What Is An Appraisal Contingency
The contingency clause in your purchase agreement means that you can walk away from a low appraisal on a home without losing money. Be sure that you can walk away from the get-go, so make sure your purchase agreement contains an appraisal contingency to be absolutely safe. If the home doesnt appraise for the amount youve agreed to pay, sometimes walking away is the smartest and safest thing you can do.
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Signs Of Water Damage
Water damage brings a host of issues in a home, including mold, mildew, rotting, and more. The appraiser will look for water in the basement, plumbing problems, roof leaks, and any stains on the ceilings, floors, or walls. If there is minor water damage in your home, you may be able to take care of the problem on your own to keep your buyer from walking away from the deal.
Water damage is an important aspect of the appraisal process because mold can cost thousands of dollars to remove. Not only that, mold is also extremely toxic and dangerous to those who are exposed. Mold poisoning can bring on considerable respiratory issues along with a host of other health complications.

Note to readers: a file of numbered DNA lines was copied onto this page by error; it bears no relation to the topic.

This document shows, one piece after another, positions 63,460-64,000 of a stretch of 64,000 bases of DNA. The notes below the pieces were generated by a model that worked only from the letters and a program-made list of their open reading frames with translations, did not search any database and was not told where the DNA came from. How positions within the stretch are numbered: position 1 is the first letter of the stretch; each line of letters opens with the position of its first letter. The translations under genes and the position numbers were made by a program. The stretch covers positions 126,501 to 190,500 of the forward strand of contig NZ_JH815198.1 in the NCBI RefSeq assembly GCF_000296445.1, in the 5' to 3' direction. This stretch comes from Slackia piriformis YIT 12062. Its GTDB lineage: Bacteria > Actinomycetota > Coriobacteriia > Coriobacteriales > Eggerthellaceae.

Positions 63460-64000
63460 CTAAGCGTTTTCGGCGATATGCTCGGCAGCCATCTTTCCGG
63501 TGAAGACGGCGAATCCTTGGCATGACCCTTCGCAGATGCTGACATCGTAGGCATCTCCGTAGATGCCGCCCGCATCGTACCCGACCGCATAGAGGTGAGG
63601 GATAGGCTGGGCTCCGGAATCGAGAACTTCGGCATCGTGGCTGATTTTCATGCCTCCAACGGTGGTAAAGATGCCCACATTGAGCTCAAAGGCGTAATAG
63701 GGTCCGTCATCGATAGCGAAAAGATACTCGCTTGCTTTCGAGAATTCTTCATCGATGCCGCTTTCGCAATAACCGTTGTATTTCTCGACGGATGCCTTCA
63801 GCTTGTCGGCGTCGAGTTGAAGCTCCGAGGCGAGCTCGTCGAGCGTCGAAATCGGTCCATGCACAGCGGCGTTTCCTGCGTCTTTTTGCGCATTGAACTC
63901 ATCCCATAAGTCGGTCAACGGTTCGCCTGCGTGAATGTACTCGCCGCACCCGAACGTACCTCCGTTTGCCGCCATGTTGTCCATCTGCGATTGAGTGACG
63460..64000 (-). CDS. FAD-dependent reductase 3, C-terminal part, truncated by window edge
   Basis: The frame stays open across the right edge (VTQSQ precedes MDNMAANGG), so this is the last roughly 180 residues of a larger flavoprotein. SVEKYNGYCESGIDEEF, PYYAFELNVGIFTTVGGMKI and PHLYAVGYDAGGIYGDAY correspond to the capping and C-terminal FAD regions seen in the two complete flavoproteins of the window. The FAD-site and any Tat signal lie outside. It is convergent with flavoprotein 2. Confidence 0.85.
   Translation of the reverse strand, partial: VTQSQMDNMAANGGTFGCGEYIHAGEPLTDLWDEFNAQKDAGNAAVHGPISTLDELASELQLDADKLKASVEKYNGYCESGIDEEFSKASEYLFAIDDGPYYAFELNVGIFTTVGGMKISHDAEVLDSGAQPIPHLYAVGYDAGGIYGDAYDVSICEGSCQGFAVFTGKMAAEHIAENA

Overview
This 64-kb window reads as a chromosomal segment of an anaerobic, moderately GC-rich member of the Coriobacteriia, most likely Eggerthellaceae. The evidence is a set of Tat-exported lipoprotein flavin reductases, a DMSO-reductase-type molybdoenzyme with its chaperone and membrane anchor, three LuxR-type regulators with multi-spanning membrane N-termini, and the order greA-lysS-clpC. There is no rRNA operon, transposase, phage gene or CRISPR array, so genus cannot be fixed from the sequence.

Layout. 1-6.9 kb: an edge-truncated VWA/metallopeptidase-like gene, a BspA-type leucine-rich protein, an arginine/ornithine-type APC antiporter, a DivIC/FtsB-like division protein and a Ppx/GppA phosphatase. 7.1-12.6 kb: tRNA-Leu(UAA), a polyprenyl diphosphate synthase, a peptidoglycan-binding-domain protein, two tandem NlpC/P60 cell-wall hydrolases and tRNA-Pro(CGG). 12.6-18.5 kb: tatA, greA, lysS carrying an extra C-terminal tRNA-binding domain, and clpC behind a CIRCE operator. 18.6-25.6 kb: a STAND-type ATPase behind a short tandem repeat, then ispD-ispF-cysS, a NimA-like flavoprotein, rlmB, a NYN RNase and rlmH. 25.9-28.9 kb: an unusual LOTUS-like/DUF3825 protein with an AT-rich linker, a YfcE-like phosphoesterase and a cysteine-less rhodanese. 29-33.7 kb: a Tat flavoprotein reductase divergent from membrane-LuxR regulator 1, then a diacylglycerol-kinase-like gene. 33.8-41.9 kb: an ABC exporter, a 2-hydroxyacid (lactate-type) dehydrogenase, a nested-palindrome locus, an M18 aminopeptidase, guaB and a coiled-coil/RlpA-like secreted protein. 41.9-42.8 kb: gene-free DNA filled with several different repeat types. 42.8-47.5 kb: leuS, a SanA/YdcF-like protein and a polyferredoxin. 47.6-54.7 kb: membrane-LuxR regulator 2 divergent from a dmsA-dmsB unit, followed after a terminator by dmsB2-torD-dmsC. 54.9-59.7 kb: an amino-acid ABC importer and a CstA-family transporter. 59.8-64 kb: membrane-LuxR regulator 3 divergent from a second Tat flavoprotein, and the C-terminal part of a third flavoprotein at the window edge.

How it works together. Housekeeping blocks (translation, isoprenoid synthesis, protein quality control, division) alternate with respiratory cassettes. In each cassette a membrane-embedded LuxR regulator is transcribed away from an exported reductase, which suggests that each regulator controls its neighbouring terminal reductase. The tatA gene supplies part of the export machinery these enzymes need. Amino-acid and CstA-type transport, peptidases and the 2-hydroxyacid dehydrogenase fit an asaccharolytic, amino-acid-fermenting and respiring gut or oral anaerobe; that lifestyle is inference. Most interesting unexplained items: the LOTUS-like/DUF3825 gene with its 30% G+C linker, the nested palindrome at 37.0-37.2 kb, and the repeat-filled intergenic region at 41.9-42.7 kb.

A Homes Appearance Matters
A dirty or ugly home will usually affect your appraisal negatively, Graham says.
How to avoid: Before you list your property, consider having it professionally cleaned both inside and out and staged not only for prospective buyers, but for appraisers as well, he says. Dont forget areas such as the attic, basement and garage, especially if they are unused. Clean up and mow the yard, touch up the paint and pack up your tchotchkes.
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Should I Guide The Appraiser Through My Home